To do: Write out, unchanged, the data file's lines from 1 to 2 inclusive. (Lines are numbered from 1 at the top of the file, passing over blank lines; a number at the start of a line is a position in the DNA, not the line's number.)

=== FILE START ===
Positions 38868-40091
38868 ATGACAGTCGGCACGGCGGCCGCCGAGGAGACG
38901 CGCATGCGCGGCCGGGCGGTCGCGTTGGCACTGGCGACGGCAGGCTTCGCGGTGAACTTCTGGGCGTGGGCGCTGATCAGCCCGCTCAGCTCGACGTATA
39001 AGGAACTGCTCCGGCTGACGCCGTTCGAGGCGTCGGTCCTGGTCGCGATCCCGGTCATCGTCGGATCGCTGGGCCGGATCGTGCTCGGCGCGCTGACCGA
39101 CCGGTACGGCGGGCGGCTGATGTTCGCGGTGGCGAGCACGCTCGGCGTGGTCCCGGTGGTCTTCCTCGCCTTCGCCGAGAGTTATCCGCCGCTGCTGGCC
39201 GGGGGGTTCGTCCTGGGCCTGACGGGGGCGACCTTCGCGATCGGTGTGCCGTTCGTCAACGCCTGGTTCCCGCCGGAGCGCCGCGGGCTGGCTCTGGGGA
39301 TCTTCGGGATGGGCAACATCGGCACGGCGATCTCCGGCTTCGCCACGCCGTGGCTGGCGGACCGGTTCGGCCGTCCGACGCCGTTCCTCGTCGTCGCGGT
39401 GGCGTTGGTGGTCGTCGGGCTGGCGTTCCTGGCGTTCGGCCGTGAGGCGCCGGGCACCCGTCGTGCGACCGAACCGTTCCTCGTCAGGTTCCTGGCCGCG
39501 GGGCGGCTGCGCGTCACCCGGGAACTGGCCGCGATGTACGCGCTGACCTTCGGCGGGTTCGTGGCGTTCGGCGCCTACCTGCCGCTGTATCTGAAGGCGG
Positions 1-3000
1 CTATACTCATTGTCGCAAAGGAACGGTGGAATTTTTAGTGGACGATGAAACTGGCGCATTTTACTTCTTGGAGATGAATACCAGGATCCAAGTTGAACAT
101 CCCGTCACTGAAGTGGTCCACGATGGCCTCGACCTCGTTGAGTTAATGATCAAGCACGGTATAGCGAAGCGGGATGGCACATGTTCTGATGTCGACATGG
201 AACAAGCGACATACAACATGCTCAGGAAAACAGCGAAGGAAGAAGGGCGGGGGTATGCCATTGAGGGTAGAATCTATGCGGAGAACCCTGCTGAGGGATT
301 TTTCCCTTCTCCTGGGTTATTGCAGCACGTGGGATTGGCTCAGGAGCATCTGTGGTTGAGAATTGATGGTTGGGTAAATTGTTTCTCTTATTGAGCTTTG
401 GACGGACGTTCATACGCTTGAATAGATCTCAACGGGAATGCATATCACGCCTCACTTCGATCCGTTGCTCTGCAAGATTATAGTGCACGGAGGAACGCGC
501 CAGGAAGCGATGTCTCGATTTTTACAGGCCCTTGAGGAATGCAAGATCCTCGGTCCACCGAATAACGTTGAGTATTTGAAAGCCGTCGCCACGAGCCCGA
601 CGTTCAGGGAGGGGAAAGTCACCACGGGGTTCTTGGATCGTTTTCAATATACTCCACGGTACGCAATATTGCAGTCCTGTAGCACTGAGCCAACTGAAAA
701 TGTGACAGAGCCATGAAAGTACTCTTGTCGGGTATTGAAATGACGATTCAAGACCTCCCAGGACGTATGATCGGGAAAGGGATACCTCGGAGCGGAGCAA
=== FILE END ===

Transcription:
Positions 38868-40091
38868 ATGACAGTCGGCACGGCGGCCGCCGAGGAGACG